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The exciting achievement came about after researchers were able to interfere with an enzyme typically found to be overactive in the brains of Alzheimer's patients.
The hyperactive enzyme, CDK5, was treated with an unnamed peptide, or string of amino acids.
Early tests conducted on mice revealed significant — and promising — results.
"This peptide has the ability to enter the brain and in a couple of different models, the peptide shows protective effects against loss of neurons and also appears to be able to rescue some of the behavior deficits," study author Li-Huei Tsai, director of MIT's Picower Institute for Learning and Memory, told The Post.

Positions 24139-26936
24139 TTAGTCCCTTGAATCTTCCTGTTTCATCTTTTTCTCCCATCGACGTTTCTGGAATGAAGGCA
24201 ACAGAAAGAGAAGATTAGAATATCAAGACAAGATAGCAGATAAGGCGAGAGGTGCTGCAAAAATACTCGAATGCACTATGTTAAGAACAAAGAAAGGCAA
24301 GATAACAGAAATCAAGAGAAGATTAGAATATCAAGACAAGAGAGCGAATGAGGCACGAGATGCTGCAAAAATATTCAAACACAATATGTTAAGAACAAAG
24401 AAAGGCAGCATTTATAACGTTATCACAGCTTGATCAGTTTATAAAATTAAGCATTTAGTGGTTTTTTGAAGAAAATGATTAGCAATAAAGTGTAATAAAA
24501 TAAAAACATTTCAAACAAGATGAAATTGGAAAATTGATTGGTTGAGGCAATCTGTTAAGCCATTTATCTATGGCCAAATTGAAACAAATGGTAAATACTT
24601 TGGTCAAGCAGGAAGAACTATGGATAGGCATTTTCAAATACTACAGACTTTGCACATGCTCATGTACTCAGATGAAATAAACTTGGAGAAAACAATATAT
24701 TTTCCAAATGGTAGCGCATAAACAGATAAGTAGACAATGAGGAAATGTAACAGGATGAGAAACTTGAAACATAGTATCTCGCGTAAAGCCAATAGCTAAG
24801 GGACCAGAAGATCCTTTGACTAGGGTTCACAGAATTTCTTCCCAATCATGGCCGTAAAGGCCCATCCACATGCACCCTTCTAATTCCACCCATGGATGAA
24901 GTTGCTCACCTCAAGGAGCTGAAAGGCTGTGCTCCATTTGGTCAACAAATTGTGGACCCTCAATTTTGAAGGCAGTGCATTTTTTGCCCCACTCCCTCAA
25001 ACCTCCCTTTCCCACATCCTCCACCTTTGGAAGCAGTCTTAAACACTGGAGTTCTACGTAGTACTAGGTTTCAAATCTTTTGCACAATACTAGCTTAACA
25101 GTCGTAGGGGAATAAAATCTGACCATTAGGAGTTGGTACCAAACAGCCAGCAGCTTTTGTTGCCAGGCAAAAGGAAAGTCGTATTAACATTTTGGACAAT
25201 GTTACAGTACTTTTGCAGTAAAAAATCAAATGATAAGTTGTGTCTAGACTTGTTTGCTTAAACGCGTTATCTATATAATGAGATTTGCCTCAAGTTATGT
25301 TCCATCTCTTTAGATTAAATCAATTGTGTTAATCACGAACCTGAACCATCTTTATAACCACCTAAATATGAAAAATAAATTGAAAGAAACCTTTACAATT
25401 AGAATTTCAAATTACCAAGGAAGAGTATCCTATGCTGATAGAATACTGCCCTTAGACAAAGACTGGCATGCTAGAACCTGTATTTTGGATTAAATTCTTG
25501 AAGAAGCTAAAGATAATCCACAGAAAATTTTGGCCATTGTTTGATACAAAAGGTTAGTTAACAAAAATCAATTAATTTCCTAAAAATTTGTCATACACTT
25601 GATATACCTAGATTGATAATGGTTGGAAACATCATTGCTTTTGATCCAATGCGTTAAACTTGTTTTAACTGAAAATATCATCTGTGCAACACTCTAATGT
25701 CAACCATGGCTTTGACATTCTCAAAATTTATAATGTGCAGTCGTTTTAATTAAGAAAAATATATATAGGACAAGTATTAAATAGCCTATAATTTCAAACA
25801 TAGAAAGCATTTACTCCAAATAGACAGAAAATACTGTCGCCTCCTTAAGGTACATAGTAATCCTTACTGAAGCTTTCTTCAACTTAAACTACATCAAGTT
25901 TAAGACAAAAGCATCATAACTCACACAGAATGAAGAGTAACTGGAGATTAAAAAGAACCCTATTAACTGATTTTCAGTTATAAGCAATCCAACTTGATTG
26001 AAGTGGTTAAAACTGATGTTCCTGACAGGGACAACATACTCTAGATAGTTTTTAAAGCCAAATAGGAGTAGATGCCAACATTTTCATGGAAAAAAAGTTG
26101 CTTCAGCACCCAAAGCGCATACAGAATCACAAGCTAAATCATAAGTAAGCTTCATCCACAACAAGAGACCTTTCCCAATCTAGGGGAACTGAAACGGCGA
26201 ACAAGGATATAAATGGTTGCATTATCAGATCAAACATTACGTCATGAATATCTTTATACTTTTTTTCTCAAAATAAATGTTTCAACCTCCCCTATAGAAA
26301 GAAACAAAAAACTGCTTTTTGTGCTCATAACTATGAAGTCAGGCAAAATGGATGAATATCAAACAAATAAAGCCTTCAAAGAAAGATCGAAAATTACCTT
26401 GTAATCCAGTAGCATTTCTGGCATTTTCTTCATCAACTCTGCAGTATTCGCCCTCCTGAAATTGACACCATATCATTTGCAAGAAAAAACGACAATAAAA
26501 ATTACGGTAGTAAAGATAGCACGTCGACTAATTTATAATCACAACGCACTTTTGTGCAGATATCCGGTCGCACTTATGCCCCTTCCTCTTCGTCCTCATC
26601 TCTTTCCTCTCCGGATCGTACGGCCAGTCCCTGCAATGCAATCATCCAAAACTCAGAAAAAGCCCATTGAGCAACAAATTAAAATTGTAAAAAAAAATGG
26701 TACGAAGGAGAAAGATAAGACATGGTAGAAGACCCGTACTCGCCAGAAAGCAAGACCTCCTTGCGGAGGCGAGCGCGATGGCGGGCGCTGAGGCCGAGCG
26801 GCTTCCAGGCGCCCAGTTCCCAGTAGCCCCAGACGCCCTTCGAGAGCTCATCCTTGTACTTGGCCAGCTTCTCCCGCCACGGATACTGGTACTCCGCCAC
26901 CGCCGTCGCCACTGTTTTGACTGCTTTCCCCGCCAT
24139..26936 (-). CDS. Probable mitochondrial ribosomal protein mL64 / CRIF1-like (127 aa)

The hope, with further testing, is that this particular peptide might be a treatment for dementia — particularly dementia brought on by CDK5 overactivity.
The errant enzyme is triggered by a smaller protein called P35, which, in Alzheimer's patients, can become harmful when "cleaved" into a smaller protein known as P25 — which is also connected to Parkinson's disease.